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From Peter <thenephili...@yahoo.com>
Subject Re: Reading multiple S3 objects, transforming, writing back one
Date Thu, 01 May 2014 16:52:09 GMT
Thank you Patrick. 

I took a quick stab at it:

    val s3Client = new AmazonS3Client(...)
    val copyObjectResult = s3Client.copyObject("upload", outputPrefix + "/part-00000", "rolled-up-logs",
"2014-04-28.csv")
    val objectListing = s3Client.listObjects("upload", outputPrefix)
    s3Client.deleteObjects(new DeleteObjectsRequest("upload").withKeys(objectListing.getObjectSummaries.asScala.map(s
=> new KeyVersion(s.getKey)).asJava))

Using a 3GB object I achieved about 33MB/s between buckets in the same AZ. 

This is a workable solution for the short term but not ideal for the longer term as data size
increases. I understand it's a limitation of the Hadoop API but ultimately it must be possible
to dump a RDD to a single S3 object :) 

On Wednesday, April 30, 2014 7:01 PM, Patrick Wendell <pwendell@gmail.com> wrote:
 
This is a consequence of the way the Hadoop files API works. However,
you can (fairly easily) add code to just rename the file because it
will always produce the same filename.

(heavy use of pseudo code)

dir = "/some/dir"
rdd.coalesce(1).saveAsTextFile(dir)
f = new File(dir + "part-00000")
f.moveTo("somewhere else")
dir.remove()

It might be cool to add a utility called `saveAsSingleFile` or
something that does this for you. In fact probably we should have
called saveAsTextfile "saveAsTextFiles" to make it more clear...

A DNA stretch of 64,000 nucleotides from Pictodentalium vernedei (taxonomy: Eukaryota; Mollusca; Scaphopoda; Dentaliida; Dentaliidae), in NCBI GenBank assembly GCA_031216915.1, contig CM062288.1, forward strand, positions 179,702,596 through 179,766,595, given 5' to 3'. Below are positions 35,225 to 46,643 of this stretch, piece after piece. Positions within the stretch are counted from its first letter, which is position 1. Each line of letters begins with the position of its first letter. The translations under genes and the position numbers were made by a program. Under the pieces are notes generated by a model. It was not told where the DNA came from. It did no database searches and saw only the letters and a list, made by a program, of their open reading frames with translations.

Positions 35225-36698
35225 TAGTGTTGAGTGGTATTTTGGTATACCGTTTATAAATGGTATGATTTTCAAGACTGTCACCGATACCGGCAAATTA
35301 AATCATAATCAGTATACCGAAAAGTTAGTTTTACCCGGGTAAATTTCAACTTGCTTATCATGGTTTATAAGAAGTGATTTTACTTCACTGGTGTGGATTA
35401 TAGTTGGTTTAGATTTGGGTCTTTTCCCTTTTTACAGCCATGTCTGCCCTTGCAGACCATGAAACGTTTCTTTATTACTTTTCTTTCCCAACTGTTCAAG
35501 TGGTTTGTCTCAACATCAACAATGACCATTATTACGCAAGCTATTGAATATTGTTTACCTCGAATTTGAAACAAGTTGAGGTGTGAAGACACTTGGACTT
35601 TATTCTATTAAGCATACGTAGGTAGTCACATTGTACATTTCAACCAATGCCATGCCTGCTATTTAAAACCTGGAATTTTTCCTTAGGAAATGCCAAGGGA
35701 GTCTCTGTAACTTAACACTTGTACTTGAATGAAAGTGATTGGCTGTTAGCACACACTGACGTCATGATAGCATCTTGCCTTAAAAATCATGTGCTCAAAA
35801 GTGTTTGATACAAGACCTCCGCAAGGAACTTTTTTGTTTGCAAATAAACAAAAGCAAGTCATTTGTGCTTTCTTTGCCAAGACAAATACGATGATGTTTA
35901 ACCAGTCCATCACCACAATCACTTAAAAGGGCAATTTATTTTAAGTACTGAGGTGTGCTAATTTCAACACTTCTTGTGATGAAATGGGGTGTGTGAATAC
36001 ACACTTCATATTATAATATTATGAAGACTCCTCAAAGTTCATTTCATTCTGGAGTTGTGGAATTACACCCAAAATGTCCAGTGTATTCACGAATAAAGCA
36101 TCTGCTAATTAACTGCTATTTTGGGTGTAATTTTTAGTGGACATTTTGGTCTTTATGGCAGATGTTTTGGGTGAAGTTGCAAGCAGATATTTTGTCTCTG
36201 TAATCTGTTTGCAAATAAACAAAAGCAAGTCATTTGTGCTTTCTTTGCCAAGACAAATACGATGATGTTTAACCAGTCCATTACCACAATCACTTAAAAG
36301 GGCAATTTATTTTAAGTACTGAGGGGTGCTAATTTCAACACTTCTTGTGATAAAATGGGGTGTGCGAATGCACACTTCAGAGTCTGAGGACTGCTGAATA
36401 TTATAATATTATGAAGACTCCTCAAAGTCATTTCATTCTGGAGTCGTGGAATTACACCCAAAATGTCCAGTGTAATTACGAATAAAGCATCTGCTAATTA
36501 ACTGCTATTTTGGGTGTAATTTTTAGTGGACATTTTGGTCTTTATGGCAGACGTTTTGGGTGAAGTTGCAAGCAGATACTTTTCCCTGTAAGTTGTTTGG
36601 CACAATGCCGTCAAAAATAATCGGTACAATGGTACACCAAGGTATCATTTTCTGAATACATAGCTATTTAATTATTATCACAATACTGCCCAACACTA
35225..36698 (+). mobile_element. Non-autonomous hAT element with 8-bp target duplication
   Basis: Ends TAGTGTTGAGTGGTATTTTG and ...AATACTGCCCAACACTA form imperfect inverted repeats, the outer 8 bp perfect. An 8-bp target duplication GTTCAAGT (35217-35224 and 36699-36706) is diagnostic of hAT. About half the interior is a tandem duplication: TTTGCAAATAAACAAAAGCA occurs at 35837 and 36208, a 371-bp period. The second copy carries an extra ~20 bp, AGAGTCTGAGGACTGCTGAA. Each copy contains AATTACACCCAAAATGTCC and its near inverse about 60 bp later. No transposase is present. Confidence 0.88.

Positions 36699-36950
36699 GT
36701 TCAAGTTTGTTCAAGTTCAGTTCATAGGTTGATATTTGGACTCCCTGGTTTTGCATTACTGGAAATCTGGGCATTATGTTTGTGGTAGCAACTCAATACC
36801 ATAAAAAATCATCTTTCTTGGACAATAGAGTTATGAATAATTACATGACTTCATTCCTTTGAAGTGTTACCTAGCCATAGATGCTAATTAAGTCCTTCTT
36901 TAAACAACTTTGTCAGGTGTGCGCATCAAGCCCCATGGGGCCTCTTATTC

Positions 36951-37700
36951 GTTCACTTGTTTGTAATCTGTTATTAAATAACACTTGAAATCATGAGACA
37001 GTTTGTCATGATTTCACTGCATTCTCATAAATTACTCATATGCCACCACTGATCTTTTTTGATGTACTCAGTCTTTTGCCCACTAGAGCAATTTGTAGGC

On Wed, Apr 30, 2014 at 2:00 PM, Peter <thenephilim13@yahoo.com> wrote:
> Thanks Nicholas, this is a bit of a shame, not very practical for log roll
> up for example when every output needs to be in it's own "directory".
> On Wednesday, April 30, 2014 12:15 PM, Nicholas Chammas
> <nicholas.chammas@gmail.com> wrote:
> Yes, saveAsTextFile() will give you 1 part per RDD partition. When you
> coalesce(1), you move everything in the RDD to a single partition, which
> then gives you 1 output file.
> It will still be called part-00000 or something like that because that's
> defined by the Hadoop API that Spark uses for reading to/writing from S3. I
> don't know of a way to change that.
>
>
> On Wed, Apr 30, 2014 at 2:47 PM, Peter <thenephilim13@yahoo.com> wrote:
>
> Ah, looks like RDD.coalesce(1) solves one part of the problem.
> On Wednesday, April 30, 2014 11:15 AM, Peter <thenephilim13@yahoo.com>
> wrote:
> Hi
>
> Playing around with Spark & S3, I'm opening multiple objects (CSV files)
> with:
>
>     val hfile = sc.textFile("s3n://bucket/2014-04-28/")
>
> so hfile is a RDD representing 10 objects that were "underneath" 2014-04-28.
> After I've sorted and otherwise transformed the content, I'm trying to write
> it back to a single object:
>
>
> sortedMap.values.map(_.mkString(",")).saveAsTextFile("s3n://bucket/concatted.csv")
>
> unfortunately this results in a "folder" named concatted.csv with 10 objects
> underneath, part-00000 .. part-00010, corresponding to the 10 original
> objects loaded.
>
> How can I achieve the desired behaviour of putting a single object named
> concatted.csv ?
>
> I've tried 0.9.1 and 1.0.0-RC3.
>
> Thanks!
> Peter
>
>
>
>
>
>
>
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